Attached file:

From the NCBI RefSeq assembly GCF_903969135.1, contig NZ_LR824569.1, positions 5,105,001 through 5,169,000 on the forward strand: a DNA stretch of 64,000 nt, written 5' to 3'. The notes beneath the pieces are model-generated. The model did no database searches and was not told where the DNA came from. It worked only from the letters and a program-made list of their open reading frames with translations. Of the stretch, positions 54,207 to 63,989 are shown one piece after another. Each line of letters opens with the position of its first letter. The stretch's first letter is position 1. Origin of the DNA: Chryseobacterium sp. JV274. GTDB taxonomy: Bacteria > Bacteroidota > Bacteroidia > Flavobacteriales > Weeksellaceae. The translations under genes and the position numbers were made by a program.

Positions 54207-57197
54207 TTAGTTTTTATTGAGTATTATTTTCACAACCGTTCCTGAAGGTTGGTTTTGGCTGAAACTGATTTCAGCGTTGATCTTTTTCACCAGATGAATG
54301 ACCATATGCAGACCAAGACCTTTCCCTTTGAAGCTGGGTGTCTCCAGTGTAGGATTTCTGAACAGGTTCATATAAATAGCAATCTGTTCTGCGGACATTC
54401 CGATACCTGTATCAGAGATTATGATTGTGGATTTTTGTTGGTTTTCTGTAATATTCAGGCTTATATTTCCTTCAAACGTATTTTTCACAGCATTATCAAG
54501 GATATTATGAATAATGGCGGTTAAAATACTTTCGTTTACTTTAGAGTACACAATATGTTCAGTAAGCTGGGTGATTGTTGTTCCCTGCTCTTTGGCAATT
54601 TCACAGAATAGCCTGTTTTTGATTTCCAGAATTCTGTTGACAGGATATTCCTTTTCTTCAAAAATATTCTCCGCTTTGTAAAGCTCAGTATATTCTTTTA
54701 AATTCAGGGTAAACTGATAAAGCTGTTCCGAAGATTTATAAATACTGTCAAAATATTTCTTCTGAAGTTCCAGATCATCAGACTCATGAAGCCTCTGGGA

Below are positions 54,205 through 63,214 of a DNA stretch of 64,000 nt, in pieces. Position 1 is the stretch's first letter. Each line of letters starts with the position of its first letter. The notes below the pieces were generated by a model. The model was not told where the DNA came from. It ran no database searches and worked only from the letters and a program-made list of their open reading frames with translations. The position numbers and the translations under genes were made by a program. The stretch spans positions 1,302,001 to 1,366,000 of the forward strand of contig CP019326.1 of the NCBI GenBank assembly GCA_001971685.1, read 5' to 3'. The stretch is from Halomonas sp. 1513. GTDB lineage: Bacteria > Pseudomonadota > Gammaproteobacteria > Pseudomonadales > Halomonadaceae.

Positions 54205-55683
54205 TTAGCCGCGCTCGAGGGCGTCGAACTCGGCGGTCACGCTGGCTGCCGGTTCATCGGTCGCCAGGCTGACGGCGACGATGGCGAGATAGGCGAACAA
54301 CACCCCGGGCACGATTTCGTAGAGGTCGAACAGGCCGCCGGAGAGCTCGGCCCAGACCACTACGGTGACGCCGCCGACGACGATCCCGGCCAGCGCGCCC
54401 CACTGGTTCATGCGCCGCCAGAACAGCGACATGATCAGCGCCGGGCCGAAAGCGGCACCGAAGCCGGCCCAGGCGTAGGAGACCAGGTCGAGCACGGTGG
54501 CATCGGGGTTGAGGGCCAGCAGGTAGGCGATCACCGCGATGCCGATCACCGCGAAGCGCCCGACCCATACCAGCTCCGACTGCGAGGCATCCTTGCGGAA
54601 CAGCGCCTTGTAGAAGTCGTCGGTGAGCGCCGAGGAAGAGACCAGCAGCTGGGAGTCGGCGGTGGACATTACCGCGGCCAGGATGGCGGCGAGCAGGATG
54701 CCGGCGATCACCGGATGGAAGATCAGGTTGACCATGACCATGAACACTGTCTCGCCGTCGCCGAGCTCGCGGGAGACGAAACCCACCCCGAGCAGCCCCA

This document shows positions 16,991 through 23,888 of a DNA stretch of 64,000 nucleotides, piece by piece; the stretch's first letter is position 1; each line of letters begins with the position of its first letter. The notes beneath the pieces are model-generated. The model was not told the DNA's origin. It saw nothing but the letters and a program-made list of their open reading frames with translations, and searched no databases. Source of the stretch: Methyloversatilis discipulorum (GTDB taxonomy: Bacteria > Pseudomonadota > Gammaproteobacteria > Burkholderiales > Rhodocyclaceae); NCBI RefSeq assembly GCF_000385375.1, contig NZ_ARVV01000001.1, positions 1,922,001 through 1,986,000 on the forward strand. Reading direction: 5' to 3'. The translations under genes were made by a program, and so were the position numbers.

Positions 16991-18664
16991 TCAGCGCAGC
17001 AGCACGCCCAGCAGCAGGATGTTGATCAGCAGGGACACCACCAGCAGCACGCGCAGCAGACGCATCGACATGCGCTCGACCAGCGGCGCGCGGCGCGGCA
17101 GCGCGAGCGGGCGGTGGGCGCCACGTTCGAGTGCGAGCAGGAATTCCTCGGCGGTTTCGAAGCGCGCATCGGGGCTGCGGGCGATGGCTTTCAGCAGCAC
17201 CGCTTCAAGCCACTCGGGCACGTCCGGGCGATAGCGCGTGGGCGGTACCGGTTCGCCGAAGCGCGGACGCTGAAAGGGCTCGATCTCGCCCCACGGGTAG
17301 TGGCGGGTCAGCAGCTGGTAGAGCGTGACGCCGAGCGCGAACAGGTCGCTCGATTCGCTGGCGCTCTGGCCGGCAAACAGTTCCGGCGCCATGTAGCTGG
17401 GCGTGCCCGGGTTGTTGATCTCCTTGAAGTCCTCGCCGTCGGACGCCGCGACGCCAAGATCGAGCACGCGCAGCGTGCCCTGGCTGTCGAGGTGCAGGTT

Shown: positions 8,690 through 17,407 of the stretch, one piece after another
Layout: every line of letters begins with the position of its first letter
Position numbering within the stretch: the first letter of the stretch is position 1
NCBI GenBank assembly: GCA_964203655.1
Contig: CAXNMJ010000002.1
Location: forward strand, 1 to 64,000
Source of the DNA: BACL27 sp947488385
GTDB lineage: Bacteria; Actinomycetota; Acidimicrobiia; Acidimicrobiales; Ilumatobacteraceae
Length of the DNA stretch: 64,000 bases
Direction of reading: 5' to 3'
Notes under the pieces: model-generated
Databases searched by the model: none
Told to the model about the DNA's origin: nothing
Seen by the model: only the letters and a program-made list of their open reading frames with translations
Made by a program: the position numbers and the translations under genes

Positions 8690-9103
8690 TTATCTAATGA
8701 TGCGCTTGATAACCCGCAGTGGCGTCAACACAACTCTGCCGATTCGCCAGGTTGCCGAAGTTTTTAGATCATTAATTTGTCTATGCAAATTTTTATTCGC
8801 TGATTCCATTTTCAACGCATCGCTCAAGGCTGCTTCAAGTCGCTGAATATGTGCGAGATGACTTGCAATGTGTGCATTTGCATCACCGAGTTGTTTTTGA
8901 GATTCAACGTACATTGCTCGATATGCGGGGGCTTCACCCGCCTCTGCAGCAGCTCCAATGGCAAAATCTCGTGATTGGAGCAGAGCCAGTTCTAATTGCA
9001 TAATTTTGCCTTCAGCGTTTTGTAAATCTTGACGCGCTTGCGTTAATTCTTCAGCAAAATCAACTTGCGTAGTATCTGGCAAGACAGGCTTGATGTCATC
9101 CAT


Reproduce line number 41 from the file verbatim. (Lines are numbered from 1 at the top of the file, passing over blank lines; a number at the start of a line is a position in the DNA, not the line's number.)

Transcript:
8690 TTATCTAATGA